(Adds Poloz comment)
By Fergal Smith and Kelsey Johnson
TORONTO/OTTAWA, March 5 (Reuters) - Bank of Canada Governor Stephen Poloz looks ready to end his term where he began, setting interest rates near historic lows to support the broader economy at the risk of stoking higher prices in a housing market that is heating up.
Following the Federal Reserve, the Bank of Canada on Wednesday slashed its key interest rate by 50 basis points to 1.25%, its biggest move in more than a decade, to help tackle the economic effects of a coronavirus outbreak.
Money markets expect the central bank to ease further, seeing a 1% rate by June when Poloz is due to step down after seven years. Ironically, that would be the same rate level Poloz inherited when he took over in 2013. At the time household debt as a share of income, at about 164%, was seen by the central bank to be the biggest risk to financial stability.
Now that measure has climbed to a record of more than 175% and home prices have started to rise again. The Bank of Canada bucked the global trend of easing in 2019, wary that a reduction in rates could amplify risks to the economy from record levels of consumer debt.
Lower interest rates “will further fan the flames of housing markets,” Brian DePratto, a senior economist at TD Bank Group, said in a note.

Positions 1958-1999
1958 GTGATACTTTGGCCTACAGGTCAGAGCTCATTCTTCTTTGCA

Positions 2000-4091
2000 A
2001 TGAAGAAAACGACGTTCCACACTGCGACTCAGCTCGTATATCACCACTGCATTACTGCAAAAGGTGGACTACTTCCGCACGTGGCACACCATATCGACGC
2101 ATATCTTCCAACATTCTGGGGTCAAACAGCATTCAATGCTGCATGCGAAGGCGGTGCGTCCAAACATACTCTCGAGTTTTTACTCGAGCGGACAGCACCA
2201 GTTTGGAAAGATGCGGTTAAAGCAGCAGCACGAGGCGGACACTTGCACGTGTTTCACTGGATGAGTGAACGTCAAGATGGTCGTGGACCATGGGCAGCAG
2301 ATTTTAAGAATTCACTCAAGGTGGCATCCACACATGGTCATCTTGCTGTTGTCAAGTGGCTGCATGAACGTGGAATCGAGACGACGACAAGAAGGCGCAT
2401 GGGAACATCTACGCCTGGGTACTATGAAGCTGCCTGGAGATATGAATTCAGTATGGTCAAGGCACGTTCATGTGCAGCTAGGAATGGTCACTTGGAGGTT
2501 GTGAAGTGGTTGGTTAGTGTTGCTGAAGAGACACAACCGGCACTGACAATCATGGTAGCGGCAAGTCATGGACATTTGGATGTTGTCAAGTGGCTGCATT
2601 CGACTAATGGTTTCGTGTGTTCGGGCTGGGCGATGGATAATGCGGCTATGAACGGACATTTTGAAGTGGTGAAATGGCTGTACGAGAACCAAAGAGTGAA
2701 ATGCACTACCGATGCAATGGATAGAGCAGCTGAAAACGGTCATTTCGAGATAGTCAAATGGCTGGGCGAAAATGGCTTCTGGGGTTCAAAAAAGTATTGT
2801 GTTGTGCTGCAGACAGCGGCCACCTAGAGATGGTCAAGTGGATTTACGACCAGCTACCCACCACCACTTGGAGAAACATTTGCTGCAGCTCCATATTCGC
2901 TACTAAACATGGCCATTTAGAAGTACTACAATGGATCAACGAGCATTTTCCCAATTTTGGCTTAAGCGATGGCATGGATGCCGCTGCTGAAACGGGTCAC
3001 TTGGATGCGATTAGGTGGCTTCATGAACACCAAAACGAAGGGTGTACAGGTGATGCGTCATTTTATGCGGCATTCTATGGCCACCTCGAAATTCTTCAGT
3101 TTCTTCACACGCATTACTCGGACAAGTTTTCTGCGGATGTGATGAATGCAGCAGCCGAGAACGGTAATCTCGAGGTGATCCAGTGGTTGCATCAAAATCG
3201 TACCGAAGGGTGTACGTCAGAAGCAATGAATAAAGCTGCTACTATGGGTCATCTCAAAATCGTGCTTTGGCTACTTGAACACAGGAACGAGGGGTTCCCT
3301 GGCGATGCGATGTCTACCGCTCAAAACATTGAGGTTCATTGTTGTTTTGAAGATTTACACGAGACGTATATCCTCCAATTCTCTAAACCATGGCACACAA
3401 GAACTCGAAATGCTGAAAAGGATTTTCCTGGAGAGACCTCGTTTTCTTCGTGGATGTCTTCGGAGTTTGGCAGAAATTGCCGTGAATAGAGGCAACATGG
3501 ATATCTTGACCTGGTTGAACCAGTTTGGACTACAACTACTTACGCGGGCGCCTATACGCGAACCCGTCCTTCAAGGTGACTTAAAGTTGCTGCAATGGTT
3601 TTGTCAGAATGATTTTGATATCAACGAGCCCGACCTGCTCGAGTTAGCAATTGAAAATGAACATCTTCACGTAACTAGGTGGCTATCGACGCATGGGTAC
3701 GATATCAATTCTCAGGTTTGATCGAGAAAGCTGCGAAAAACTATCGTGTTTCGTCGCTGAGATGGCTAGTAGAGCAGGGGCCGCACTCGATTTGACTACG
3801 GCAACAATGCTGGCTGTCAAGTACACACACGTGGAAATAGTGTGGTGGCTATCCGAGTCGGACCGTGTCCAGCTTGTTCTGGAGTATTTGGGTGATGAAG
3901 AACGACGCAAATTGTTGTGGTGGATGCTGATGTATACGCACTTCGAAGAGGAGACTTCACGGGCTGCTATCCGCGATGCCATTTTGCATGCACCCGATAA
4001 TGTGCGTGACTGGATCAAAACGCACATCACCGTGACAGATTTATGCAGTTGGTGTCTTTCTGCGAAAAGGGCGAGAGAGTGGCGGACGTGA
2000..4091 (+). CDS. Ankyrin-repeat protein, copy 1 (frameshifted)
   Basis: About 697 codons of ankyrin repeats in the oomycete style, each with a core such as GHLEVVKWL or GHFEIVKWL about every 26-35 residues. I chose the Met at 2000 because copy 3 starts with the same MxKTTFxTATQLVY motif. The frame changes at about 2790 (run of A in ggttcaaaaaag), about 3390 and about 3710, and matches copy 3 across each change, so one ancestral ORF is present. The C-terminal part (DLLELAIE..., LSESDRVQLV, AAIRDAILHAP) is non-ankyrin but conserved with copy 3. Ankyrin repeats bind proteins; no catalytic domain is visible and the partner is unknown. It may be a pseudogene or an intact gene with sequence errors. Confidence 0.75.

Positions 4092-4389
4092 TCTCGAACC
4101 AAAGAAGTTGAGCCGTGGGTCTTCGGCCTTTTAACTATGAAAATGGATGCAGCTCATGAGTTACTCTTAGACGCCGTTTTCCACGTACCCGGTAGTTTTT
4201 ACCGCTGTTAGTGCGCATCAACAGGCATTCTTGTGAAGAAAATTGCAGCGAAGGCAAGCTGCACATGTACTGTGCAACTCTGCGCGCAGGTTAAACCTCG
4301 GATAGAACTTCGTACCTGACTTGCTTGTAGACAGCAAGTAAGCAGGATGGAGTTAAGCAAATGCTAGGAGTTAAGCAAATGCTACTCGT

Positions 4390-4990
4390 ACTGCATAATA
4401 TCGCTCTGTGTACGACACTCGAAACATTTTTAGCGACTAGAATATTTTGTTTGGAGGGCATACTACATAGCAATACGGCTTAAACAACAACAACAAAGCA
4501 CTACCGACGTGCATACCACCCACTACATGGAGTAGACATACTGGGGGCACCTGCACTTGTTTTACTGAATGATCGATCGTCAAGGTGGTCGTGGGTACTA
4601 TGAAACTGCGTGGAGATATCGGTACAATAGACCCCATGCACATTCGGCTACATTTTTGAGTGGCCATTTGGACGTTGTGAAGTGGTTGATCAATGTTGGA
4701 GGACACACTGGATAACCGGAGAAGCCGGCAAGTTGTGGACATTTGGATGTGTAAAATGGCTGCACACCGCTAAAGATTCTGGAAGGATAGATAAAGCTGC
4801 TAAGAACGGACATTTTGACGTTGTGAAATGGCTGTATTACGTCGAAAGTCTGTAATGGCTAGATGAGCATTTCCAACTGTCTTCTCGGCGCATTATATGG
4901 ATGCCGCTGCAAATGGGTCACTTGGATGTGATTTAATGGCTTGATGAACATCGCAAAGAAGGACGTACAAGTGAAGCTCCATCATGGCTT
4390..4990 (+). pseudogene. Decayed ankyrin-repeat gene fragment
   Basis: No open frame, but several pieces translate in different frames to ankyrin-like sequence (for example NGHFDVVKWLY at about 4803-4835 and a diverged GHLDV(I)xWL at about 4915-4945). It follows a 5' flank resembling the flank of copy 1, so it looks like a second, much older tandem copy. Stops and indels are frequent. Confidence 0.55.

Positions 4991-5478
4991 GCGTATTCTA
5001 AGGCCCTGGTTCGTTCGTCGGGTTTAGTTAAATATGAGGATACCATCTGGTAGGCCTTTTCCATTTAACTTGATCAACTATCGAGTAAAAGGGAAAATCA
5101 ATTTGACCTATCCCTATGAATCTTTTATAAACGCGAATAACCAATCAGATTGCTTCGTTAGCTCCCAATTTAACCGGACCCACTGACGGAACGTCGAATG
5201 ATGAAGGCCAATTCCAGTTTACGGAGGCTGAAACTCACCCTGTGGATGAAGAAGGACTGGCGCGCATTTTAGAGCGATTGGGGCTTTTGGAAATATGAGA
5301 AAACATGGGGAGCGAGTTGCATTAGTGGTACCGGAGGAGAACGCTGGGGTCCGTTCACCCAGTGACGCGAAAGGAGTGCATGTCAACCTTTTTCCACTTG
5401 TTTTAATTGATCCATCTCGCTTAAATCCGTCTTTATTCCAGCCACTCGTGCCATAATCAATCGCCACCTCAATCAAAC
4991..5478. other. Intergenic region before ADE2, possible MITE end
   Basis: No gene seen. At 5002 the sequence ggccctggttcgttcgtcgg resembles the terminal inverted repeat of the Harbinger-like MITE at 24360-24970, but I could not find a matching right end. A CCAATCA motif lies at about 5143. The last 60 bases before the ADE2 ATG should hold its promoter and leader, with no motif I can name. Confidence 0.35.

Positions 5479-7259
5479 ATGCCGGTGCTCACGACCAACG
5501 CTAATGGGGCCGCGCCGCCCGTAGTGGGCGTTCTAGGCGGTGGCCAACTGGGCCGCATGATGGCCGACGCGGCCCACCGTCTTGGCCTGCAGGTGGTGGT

In 2016, a year after Poloz eased rates by a total 50 basis points in the wake of an oil-price crash, the housing market went into bubble territory. Much of the froth was in Vancouver and Toronto, two major cities that have benefited from high employment and immigration.
Data on Wednesday showed that Toronto home prices surged in February by the most in almost three years to a near-record and sales soared by nearly 50%.
“The Bank of Canada is between a rock and a hard spot here,” said Elton Ash, regional executive vice president at real estate agency RE/MAX of Western Canada. “They’ve got to react but how will that affect household debt?”
Speaking to reporters on Thursday, Poloz was confident the rate cut would help address a decline in consumer confidence and a “down draft in housing”.
“It should help stabilize housing as opposed to pour extra fuel on a hot housing market,” he said.
Still, this is not likely the way Poloz wanted to make an exit, said Benjamin Tal, deputy chief economist at CIBC Capital Markets.
“I’m sure that he didn’t want to end his term on this note... But the virus is not waiting for anybody.” (Reporting by Fergal Smith in Toronto and Kelsey Johnson in Ottawa; Editing by Andrea Ricci and David Gregorio)